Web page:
1/31/12. The NJ State bar has approved amicus participation in State v Cahill. In Cahill the App Div affirmed a speedy trial dismissal of a DWI after a 16 month period between downgrade and listing. The State requested cert essentially for two reasons, (1) that the def never asserted his right to a speedy trial and showed no actual prejudice and (2) that dismissal goes against, in the State’s words, the Court’s long held “philosophy” to eradicate DWI from our roads. The Bar is particularly concerned with the implications to judicial impartiality from the later States’ point. While we agree that there is a public policy, of course, against DWI, we do not agree that this is part of a Court held “philosophy” that can mitigate a defendant’s constitutional right to a speedy trial. Further, there are issues with whether the NJ Constitution requires a defendant to bring himself to trial, whether actual prejudice is necessary in the context of a traffic case, whether AOC dir 1-84 (60 days) can only be used against a defendant but not for a defendant and whether the facts in this case will be much rarer since AOC 4-11 which now requires all traffic to stay with the indictable.
Immediate Past Chair, NJSBA Mun Ct Practice Section
1/20/12. There have been several cases recently where Municipal Court judges have been at issue for crossing the line between judge and prosecutor, but the case of a Linden Twp. Judge was no mere weaving over the yellow line. He jumped the line and landed in a ditch on the other side. In a matter last year, the Linden Twp Judge denied a continuance to get a lawyer, allowed the arresting officer to act on behalf of the State, dotted the State’s case with his own questions, then convicted and sent two defendants to jail. The case was later reversed by the Law Division who called said the judge called to mind the days of back woods frontier hanging judges who despensed “justice” in dictatorial style. Judical ethics charges were later instituted. (The judge has cited in his defense, calendar concerns for why he moved a case without his prosecutor.) There were 5 or 6 news articles on the case, but still Linden Twp political support remained firm in its support of its judge…until Tuesday when the town finally removed the judge in favor of another political appointee. The judicial ethics proceedings are pending.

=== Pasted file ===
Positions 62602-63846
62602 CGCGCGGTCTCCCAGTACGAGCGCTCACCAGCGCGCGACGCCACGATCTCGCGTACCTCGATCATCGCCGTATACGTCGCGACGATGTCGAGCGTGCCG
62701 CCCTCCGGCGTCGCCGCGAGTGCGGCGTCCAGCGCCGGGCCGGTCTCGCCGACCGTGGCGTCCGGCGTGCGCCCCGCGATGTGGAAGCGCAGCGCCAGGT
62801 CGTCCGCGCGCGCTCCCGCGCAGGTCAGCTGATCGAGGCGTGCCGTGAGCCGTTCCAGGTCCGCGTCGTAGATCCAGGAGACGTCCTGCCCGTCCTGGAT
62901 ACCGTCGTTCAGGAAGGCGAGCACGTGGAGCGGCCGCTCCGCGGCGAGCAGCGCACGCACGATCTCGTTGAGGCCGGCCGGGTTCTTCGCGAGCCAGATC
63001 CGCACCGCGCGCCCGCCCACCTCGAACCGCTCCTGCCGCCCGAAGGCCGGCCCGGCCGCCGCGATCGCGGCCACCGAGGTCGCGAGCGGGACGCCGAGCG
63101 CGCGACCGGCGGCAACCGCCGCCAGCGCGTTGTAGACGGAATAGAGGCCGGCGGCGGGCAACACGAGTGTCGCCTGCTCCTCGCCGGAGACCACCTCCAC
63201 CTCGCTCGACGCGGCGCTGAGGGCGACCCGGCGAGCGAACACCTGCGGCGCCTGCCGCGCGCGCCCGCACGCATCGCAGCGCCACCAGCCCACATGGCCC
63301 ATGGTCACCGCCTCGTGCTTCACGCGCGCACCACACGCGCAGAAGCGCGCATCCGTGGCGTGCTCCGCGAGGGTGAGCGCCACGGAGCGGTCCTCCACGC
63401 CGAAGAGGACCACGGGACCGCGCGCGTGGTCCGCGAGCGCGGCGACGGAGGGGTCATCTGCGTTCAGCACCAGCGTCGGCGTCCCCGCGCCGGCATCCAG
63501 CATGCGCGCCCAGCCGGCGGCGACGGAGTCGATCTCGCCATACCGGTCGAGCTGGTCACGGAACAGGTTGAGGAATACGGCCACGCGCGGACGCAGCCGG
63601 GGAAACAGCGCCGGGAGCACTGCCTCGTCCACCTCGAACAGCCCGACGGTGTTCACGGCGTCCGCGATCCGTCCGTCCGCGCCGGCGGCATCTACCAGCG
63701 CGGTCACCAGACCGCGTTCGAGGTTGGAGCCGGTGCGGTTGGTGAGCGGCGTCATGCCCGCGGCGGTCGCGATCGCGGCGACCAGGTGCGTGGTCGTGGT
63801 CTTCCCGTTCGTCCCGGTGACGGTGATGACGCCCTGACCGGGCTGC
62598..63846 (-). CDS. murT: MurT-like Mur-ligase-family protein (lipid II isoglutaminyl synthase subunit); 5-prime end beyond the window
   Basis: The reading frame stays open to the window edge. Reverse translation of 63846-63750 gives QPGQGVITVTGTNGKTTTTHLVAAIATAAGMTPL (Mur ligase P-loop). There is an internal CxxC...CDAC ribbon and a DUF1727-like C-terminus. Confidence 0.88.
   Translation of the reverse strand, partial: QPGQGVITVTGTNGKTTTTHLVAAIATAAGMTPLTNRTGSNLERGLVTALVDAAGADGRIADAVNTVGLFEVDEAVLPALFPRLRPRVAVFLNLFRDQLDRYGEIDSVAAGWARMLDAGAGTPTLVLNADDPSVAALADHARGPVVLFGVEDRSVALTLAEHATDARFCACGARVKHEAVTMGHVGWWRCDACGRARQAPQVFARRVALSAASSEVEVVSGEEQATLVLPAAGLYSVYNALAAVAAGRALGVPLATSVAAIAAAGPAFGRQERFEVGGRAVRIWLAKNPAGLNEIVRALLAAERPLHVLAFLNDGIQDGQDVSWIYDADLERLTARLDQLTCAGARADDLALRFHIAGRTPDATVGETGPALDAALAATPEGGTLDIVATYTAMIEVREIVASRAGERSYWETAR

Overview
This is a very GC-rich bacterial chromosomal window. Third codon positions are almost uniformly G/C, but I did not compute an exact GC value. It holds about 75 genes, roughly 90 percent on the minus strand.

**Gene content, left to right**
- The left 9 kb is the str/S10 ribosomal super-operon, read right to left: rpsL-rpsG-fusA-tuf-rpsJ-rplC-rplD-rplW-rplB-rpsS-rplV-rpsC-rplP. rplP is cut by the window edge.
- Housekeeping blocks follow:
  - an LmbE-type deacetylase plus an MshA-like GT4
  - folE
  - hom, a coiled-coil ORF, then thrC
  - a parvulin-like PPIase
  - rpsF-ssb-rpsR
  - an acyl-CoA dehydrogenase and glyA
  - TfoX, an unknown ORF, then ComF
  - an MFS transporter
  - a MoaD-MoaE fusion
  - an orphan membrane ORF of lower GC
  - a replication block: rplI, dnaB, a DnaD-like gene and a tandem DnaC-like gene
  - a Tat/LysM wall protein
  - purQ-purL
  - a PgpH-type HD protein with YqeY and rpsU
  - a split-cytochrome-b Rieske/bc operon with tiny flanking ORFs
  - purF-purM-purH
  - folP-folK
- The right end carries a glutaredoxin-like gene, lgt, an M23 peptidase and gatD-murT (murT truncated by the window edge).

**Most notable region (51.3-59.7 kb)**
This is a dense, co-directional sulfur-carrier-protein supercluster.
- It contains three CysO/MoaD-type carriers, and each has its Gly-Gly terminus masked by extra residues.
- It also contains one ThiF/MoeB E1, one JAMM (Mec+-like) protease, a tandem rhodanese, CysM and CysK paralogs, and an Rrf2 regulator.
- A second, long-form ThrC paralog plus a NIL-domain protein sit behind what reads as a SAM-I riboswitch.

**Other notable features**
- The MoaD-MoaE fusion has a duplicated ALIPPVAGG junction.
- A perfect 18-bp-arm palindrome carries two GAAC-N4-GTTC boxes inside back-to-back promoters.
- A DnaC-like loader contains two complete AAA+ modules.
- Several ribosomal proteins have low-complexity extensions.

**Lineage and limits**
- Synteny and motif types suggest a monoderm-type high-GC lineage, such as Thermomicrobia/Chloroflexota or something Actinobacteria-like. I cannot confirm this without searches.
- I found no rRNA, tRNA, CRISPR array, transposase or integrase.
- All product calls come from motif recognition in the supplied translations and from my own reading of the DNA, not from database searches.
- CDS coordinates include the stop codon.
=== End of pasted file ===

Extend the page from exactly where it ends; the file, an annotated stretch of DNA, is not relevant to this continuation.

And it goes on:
1/23/12. The U.S. Supreme Court ruled in US v Jones today that a warrantless installation and use of a GPS device to track a suspect’s vehicle the Fourth Amendment.
“It is important to be clear about what occurred in this case: The government physically occupied private property for the purpose of obtaining information,” … “We have no doubt that such a physical intrusion would have been considered a ‘search’ within the meaning of the Fourth Amendment when it was adopted.”
The Fourth Amendment “persons, houses, papers and effects.” meant that the vehicle in this case was an “effect.”
“Whatever new methods of investigation may be devised, our task, at a minimum, is to decide whether the action in question would have constituted a ‘search’ within the original meaning of the Fourth Amendment,”
“Where, as here, the government obtains information by physically intruding on a constitutionally protected area, such a search has undoubtedly occurred. Trespass alone does not qualify, but there must be conjoined with that what was present here: an attempt to find something or to obtain information.”